Foodservice supply chain chases £450m opportunity

By Elaine Watson

- Last updated on GMT

Foodservice supply chain chases £450m opportunity
Collaboration between food manufacturers and caterers to drag the foodservice supply chain into the 21st century is starting to bear fruit after a...

Collaboration between food manufacturers and caterers to drag the foodservice supply chain into the 21st century is starting to bear fruit after a three-year drive to improve electronic communications.

Launched in January 2002, the Optimum Foodservice Supply Chain Initiative (OFSCI) -- a trade body comprising caterers, manufacturers and distributors -- has now developed an electronic database of more than 350,000 products from 2,000 suppliers. It has also agreed standards for the electronic exchange of documents such as purchase orders and invoices.

Standards have also been developed for describing dietary and allergen information, said Paul Heathcote, managing consultant to OFSCI: "The joke going round is that now foodservice is only 15 years behind the supermarkets when it comes to b-2-b collaboration in the supply chain -- instead of a few decades.

"Basically, the problem was a lack of standards -- on everything from product dimensions and weights, to whether products contain peanuts. Shoddy data is a primary cause of out of stocks, invoice disputes, supply chain glitches and delays in getting new products to market. Sort it out and we could save £450m."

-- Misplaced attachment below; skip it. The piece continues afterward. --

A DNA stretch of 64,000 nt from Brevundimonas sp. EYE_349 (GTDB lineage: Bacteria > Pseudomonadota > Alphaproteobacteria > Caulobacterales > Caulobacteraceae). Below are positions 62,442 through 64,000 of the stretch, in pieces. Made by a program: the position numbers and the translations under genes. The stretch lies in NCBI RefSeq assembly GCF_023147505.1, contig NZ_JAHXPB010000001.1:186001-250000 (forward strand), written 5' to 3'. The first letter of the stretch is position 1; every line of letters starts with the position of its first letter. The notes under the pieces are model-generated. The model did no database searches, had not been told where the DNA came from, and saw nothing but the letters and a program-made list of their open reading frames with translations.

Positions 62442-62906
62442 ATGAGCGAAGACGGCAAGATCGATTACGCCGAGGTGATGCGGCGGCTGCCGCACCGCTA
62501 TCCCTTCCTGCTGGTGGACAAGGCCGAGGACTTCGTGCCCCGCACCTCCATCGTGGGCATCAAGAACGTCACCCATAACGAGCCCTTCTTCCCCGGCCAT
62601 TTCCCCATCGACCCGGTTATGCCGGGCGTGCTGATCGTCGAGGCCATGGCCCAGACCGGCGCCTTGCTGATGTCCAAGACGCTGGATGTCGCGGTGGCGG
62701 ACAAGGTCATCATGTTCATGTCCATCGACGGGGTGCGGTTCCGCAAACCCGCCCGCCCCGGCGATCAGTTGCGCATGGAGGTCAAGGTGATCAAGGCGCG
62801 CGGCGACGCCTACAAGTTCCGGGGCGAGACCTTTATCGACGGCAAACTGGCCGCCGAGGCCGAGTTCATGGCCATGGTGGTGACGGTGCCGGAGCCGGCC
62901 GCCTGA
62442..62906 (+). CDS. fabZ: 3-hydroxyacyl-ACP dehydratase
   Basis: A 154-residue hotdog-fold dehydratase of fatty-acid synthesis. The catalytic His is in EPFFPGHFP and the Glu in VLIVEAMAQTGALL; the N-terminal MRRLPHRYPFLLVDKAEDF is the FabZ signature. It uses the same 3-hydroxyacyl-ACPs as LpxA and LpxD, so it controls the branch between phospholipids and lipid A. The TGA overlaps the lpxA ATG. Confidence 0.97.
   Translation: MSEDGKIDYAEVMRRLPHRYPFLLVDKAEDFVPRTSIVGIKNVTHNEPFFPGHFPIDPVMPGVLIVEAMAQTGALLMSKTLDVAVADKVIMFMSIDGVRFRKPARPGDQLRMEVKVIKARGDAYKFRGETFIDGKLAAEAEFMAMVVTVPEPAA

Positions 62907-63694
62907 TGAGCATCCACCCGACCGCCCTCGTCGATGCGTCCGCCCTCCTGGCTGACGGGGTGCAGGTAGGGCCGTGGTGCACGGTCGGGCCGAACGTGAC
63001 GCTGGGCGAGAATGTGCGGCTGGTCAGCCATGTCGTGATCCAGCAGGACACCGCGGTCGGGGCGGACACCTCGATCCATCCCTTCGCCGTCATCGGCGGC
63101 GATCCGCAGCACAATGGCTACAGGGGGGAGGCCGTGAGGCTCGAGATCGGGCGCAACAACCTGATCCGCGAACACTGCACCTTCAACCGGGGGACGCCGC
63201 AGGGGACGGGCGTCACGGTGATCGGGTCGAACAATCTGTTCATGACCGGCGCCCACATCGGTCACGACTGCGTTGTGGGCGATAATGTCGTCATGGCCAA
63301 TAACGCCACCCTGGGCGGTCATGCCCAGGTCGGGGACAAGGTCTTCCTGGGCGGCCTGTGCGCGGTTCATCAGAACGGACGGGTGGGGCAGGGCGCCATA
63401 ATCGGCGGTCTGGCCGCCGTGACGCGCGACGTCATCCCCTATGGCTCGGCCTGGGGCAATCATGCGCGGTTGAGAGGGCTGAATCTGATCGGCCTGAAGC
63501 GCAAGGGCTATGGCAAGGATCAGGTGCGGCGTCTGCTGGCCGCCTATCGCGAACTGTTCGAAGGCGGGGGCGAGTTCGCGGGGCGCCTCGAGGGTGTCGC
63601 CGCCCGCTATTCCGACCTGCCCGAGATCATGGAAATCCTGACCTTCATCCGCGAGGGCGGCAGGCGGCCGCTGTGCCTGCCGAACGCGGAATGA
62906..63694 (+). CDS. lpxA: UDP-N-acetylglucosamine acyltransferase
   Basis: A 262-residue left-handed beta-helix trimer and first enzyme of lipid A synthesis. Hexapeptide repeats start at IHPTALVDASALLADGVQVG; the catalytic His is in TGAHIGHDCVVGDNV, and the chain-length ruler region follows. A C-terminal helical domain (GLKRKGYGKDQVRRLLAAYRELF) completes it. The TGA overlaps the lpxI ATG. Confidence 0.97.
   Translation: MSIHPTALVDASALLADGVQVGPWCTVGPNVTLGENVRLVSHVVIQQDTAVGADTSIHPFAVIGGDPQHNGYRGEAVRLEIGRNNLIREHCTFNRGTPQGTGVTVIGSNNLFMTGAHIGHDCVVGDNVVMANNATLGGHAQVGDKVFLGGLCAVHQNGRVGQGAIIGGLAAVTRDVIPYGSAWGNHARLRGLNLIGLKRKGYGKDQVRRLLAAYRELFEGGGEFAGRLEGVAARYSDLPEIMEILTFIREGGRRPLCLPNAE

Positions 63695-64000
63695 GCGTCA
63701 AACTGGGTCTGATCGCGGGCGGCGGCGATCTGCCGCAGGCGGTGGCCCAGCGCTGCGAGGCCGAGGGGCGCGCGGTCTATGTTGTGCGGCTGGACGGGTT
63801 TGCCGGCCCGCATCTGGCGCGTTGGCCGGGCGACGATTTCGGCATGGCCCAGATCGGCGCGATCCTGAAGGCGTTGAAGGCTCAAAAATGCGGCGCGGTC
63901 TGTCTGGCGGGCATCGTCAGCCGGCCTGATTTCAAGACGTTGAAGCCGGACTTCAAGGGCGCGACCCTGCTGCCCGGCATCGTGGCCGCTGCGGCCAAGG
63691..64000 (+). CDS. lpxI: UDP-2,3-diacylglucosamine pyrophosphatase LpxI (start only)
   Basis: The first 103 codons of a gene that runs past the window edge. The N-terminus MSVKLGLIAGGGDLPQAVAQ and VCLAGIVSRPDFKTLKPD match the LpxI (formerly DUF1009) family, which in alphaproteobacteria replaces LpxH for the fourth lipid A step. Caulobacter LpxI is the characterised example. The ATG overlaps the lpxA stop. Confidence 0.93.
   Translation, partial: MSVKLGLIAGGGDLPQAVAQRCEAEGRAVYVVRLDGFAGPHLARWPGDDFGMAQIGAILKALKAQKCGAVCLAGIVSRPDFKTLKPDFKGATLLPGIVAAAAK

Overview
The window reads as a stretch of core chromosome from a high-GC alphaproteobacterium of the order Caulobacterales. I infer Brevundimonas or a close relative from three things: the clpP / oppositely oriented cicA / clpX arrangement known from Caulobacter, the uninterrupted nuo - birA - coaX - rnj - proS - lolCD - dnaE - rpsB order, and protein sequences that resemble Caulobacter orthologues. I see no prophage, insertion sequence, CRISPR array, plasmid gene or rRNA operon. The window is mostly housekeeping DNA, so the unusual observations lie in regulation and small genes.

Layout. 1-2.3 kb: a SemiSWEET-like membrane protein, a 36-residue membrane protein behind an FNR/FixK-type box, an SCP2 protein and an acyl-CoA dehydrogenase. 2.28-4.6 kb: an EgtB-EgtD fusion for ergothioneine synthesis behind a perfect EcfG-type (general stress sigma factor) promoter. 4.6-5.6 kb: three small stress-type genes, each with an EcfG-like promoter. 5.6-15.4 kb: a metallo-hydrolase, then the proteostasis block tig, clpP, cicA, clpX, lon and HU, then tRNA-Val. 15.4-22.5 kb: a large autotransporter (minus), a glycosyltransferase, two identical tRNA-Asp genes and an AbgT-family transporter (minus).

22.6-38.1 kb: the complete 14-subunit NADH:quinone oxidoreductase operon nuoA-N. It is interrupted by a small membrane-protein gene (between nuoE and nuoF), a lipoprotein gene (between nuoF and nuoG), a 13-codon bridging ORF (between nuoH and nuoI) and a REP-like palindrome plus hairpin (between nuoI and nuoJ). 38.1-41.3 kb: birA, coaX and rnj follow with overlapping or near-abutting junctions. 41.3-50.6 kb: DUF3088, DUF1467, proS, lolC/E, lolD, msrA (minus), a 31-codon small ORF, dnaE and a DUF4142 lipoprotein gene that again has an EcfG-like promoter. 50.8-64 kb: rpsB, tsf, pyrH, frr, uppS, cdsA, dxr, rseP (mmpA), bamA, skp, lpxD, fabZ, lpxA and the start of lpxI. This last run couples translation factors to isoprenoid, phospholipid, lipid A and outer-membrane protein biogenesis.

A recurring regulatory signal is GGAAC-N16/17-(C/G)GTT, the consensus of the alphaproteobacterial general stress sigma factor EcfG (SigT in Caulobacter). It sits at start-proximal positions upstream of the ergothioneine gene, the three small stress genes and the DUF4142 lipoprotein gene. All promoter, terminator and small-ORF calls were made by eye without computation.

The product database and new line introduction forms -- supplied by data normalisation expert Udex, present data from manufacturers in a consistent way to customers, meaning that they only have to publish data once, rather than in a multitude of ways for different trading partners, said Heathcote.

Clean data will underpin other supply chain initiatives from collaborative planning to RFID, he added. "The next step is sharing more stock and forecasting information between trading partners. But this is complicated by the fact that in the foodservice supply chain, the end customer is not a chain of a few hundred stores supplying up-to-date electronic point of sales (EPoS) data, but thousands of catering outlets that may not supply any data at all."

Pilots are now underway with large companies such as Unilever and 3663 plus smaller players such as Olives et al, which is working with Mitchells and Butler, he said. "It started with suppliers saying, 'I can get detailed data from retailers, why can't I get it from foodservice customers?' It's early days, but we are chasing a multi-million pound opportunity."

OFSCI members include Compass, 3663, Brakes, Britvic, Coors Brewers, Masterfoods, Kraft Foods, Milk Link, The Federation of Wholesale Distributors and the British Frozen Food Federation.

Related topics: Supply Chain, IT, Services

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